A History of Modern Lebanon by Dr. Fawaz Traboulsi (he even name the drug trade routes of the conflicting political parties)

Cursed is the Peace Maker (John Boykin based on the Memoirs of Philip Habib)

The War For Lebanon (Itimar Rabinovich, simple but gives an idea)

Irrevocable Covenant (Theodor Hunf)


The Documentary War for Lebanon (done by al-jazeera, despite the fact that one party was marginalized, it is a good documentary with interesting scenes from the war covering all sides including the Israeli side, it is done in Arabic, but has English Subtitles)

Best Regards

Purple library guy said...

As bad as each other?
I dunno. Ultimately, in any political quarrel in Lebanon, I'd have to end up siding with Hezbollah. Thing is, whatever one might say about Hezbollah, they come much closer to being functionally nationalist than the current government. In order for the Lebanese people to get Lebanon's house in order, it has to be Lebanon's house. For as long as people are in charge who will allow local agendas to be overridden by outsiders such as the US and Israel, it's not even Lebanon's house to clean and so nothing can really be done.

I'm not saying Hezbollah and anyone they're allying with have no outside connections. But their outside connections would seem less able to dictate to them.

MarxistFromLebanon said...

Nasrallah was (up to 2004) quoted 23 times saying that Hezbollah's strengh comes from Wali el Faqih (just google it)

Frank Partisan said...

Tina: There is a side of me that wants Monk to end, so it doesn't "jump the shark." That is an American expression, for being on past when you should get off. There was a TV show called "Happy Days." In one episode someone (Fonzie) jumped over a shark. After that nobody took the show seriously.

Nanc: MFL answered your point.

Purple Library Guy: I wish you visited more often. I have a Venezuela post coming after this one.

Hezzbollah is Islamist, and shouldn't receive political support. They have an outlook that doesn't recognize differences amongst Israelis. Their weaponry attacks working class and poor Israelis. I oppose Islamism, Zionism and nationalism.

All-Mi-T [Thought Crime] Rawdawgbuffalo said...

all i know is that I hope it al gets back to snuff cause tripoli is one place i have always desired to visit

steven rix said...

/// The Documentary War for Lebanon (done by al-jazeera, despite the fact that one party was marginalized, it is a good documentary with interesting scenes from the war covering all sides including the Israeli side, it is done in Arabic, but has English Subtitles) ///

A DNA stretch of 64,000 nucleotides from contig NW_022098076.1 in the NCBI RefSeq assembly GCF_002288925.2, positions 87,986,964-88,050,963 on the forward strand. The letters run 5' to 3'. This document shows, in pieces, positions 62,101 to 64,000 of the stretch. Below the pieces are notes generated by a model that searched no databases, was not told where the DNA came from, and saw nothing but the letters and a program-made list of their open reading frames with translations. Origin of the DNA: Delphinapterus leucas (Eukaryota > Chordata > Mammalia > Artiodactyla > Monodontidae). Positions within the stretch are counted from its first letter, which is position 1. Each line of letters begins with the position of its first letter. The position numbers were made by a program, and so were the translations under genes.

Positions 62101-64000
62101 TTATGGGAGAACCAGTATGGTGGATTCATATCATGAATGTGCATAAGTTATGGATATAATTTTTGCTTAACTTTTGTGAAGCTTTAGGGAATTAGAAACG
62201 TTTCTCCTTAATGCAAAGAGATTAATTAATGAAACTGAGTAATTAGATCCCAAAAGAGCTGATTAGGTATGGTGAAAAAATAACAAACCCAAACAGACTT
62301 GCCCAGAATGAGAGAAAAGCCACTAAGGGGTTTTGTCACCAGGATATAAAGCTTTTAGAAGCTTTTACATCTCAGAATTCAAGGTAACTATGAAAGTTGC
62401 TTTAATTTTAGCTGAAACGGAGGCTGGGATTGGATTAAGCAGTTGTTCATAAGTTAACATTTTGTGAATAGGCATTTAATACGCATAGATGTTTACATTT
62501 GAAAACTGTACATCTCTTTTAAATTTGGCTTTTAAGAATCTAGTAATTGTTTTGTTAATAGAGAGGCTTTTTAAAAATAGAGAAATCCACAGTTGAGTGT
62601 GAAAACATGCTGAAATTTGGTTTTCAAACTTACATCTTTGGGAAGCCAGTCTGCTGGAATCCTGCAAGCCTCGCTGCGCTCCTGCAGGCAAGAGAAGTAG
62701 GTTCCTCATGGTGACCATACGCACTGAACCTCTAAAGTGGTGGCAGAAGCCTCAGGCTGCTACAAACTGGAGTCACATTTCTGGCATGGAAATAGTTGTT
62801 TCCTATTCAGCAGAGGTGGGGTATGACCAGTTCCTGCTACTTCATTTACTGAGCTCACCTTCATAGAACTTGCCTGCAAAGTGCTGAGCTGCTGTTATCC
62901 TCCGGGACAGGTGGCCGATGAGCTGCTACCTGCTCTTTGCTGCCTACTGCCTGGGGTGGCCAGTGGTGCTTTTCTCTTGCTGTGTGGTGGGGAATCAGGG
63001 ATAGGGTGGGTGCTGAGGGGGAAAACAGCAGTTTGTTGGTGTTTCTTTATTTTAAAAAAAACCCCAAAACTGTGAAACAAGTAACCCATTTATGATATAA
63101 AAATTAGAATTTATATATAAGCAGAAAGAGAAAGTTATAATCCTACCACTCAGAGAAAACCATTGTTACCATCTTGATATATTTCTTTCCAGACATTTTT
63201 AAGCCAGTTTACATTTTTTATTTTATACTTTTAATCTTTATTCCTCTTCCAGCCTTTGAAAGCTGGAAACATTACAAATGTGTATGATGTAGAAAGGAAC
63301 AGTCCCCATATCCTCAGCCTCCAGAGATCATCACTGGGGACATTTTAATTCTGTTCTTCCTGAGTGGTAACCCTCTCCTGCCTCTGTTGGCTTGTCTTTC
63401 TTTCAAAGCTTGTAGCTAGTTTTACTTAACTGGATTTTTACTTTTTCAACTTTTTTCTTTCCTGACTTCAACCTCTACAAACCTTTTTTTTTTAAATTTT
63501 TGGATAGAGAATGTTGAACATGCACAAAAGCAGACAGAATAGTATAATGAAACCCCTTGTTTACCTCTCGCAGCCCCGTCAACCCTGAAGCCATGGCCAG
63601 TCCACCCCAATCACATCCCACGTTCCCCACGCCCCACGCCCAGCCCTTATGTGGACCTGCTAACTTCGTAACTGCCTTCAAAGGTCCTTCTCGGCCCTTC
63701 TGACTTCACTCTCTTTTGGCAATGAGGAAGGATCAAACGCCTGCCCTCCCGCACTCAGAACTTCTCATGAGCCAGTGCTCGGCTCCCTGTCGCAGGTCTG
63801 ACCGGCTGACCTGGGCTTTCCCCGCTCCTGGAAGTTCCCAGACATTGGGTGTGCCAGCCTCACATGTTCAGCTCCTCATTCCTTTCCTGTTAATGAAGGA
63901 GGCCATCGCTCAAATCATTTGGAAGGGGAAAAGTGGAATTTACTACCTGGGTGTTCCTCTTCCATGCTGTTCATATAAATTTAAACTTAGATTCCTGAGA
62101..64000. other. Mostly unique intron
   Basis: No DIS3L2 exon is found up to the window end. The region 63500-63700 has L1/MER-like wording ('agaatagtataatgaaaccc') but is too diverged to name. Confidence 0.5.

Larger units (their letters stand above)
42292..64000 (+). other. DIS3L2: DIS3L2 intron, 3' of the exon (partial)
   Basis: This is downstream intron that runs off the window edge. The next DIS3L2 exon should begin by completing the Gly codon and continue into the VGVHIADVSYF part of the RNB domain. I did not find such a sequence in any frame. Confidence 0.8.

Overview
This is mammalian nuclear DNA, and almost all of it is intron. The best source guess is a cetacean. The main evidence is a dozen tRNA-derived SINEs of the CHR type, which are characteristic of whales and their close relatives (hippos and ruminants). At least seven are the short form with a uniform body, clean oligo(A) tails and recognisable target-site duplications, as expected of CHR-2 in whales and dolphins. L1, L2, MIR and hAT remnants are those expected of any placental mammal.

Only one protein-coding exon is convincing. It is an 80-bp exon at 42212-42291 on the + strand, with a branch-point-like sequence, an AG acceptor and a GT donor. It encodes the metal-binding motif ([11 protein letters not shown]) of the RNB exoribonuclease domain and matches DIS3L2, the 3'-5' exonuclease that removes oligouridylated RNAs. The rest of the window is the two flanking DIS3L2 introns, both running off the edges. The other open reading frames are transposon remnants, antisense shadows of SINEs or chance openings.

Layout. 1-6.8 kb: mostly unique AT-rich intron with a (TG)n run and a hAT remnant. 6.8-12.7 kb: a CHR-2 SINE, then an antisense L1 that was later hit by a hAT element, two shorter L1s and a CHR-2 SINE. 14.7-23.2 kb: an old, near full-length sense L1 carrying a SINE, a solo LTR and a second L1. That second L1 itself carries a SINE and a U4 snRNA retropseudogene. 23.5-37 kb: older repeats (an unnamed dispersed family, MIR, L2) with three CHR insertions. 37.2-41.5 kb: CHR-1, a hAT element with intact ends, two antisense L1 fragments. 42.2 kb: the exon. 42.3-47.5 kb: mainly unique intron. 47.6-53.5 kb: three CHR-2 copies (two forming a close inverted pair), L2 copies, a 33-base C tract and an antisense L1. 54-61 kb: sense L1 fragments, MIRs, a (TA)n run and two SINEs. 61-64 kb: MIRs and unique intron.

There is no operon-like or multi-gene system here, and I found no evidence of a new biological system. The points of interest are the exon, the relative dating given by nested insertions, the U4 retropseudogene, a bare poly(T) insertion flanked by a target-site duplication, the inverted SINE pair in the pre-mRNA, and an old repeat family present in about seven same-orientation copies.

/// Hezzbollah is Islamist, and shouldn't receive political support. They have an outlook that doesn't recognize differences amongst Israelis //// We could say the same on Israel attacking Lebanon. There was an american jew that met the Hizbullah forces and he never got problems with the group.

MarxistFromLebanon said...

Having attacked Hezbollah in an earlier comment, I would like to be objective and add that they are not like the al-qa'eda, immerged with their welfaristic nation in the abscence of government amidst Israeli invasion of Southern Lebanon (and successfully expelled them). Nasrallah currently is called a soft liner who wouldnt mind to ally with the Christians... the real fear is in case Nasrallah dies and a hardliner takes over.

Their targets against the Israeli has been 98% military, unlike Israel who got the statistics in the opposite 2% military probably and 98% civilian.

Hezbollah to be objective seperate between Zionists and Jews, and Chomsky was Nasrallah's VIP guest (although Nasrallah's allies were the ones to threaten to kill Chomsky in 1998 when he was supposed to visit Beirut.

I hate it to sound as if defending them, but I am simply relaying what they are currently... even the other side of Lebanon (Government) officially adopted them as Lebanon's resistance, although they are trying to find ways to convince them peacefully to disarm (better than having a new 17 years of war)...and it is not easy now that the biggest Christian coalition supports them ...what can I say, Lebanon is a big unique mess, with two bullies for neighbors...

steven rix said...